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Definition: Honiara from The Macquarie Dictionary
1.

the capital of the Solomon Islands in the southern Pacific, on Guadalcanal Island.


Summary Article: HONIARA
from Capital Cities around the World: An Encyclopedia of Geography, History, and Culture

Honiara is the capital and largest city of the Solomon Islands, a country of many islands in Oceania to the east of Papua New Guinea. Honiara is on the north shore of Guadalcanal Island, one of the larger and more central islands in the Solomon Islands chain. The city's population was counted at 49,107 in the 1999 census and estimated at 78,190 in 2009. The name “Honiara” is translated from one of the local languages as meaning “facing the southeast wind.”

Historical Overview

The Solomon Islands have been inhabited by Melanesia people for many centuries. The first European to visit was the Spanish navigator Álvaro de Mendañain in 1568 who gave the islands their name (Islas Salomón). Christian missionaries began visiting the islands in the 19th century. In 1893, the islands became a protectorate of Great Britain. Coconut plantations were the basis of the European economy. During World War II, the islands were the scene of fierce battles between Japanese and Allied forces, with great loss of life on both the sides. The Battle of Guadalcanal, also known as the Guadalcanal campaign, was fought between August 7, 1942 and February 9, 1943 and resulted in an important strategic Allied victory.

Honiara was made the capital of the Solomon Islands in 1952, replacing Tulagi on Florida Island that had been the British administrative center. Independence from the United Kingdom was achieved on July 7, 1978. In the 1990s and 2000s the islands were torn by civil unrest and ethnic violence, with much of Honiara's Chinatown neighborhood destroyed in April 2006 by rioters angry at the alleged overly large influence of Chinese businessmen on national government. Australian troops are still in place to help keep peace. The Solomon Islands ranks as one of the world's poorest countries, with more than three-quarters of the population engaged in subsistence farming or fishing.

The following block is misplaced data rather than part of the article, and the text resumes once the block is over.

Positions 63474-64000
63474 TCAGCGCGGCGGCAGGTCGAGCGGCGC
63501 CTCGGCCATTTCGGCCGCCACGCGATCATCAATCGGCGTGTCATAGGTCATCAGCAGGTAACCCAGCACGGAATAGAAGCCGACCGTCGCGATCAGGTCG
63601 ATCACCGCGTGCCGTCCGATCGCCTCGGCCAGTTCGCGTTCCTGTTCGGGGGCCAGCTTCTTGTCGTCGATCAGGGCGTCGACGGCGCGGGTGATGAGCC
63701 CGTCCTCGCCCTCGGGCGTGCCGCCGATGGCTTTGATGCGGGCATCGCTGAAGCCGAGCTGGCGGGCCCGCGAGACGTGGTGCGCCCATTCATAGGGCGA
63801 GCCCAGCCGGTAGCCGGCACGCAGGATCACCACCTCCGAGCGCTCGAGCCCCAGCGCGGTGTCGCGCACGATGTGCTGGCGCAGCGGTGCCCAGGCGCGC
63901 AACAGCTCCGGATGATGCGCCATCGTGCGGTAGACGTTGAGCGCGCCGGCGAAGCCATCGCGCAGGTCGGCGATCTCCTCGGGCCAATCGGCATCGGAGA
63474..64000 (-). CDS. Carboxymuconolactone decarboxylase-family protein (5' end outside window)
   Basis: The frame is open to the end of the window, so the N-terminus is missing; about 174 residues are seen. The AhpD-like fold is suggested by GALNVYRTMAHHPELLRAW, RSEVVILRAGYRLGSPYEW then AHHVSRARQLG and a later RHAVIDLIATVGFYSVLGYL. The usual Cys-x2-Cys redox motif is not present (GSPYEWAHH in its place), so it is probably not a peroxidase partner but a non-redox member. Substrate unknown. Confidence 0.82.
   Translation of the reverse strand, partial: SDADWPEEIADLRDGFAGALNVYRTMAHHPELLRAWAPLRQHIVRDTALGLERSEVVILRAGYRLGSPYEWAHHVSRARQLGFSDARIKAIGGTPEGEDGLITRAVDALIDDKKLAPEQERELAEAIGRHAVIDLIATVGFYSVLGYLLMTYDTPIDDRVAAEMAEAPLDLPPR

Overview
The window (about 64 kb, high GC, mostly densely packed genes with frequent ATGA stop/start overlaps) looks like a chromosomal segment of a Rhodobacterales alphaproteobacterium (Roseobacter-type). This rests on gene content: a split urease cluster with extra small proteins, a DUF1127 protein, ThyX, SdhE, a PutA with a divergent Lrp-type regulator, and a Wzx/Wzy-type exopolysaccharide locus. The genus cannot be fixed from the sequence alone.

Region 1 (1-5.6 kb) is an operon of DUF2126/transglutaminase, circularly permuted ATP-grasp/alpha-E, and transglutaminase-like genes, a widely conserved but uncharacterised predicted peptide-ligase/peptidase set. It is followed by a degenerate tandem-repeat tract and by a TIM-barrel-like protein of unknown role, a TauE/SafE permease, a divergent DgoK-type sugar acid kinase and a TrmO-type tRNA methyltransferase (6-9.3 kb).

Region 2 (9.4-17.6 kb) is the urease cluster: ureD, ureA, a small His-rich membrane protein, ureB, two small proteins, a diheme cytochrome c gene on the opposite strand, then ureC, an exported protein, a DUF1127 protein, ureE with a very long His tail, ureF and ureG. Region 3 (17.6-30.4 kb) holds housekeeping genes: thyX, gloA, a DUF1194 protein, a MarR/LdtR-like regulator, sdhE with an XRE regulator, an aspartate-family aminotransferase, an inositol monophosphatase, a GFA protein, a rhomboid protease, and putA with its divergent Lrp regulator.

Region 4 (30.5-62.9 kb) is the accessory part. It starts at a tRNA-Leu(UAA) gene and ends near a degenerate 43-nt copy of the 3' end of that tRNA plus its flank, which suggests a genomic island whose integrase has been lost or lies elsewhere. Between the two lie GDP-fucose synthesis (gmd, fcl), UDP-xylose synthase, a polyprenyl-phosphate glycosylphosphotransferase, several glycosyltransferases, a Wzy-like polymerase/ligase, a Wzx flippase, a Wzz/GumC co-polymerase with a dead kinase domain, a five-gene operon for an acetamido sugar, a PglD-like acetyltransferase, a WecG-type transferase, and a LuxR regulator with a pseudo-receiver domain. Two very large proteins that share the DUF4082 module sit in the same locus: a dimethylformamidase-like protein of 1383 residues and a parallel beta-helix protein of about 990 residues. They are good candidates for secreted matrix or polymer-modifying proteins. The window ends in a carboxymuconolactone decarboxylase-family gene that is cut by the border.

Major Landmarks

The Guadalcanal American Memorial and the Japanese War Memorial on Mt. Austin are perhaps the most important landmarks in the Honiara area. There are also other monuments related to World War II battles in the city and elsewhere on Guadalcanal. Other landmarks are Government House, the National Museum, botanical gardens, the yacht club, and the Solomon Islands Visitors Bureau.

Culture and Society

About 95 percent of the people of the Solomon Islands are Melanesian and 3 percent Polynesian. There is a minority of Chinese people as well, most prominently in Honiara. Some 97 percent of the population is Christian, reflecting more than 100 years of active foreign missionary work on the islands. The official language of the Solomon Islands is English, although there are 70 local languages spoken as well. The people of the Solomon Islands are torn awkwardly between traditional society and influences from abroad, and strive for a healthy balance between the two. Honiara has a high crime rate. Foreign tourists are especially targeted by muggers.

Further Reading
  • Dinnen, Sinclair; Stewart Firth, eds. Politics and State Building in Solomon Islands. Australian National University Canberra, 2008.
  • McDonald, Ross. Money Makes You Crazy: Custom and Change in the Contemporary Solomon Islands. University of Otago Press Dunedin NZ, 2003.
  • Copyright 2013 by Roman Adrian Cybriwsky

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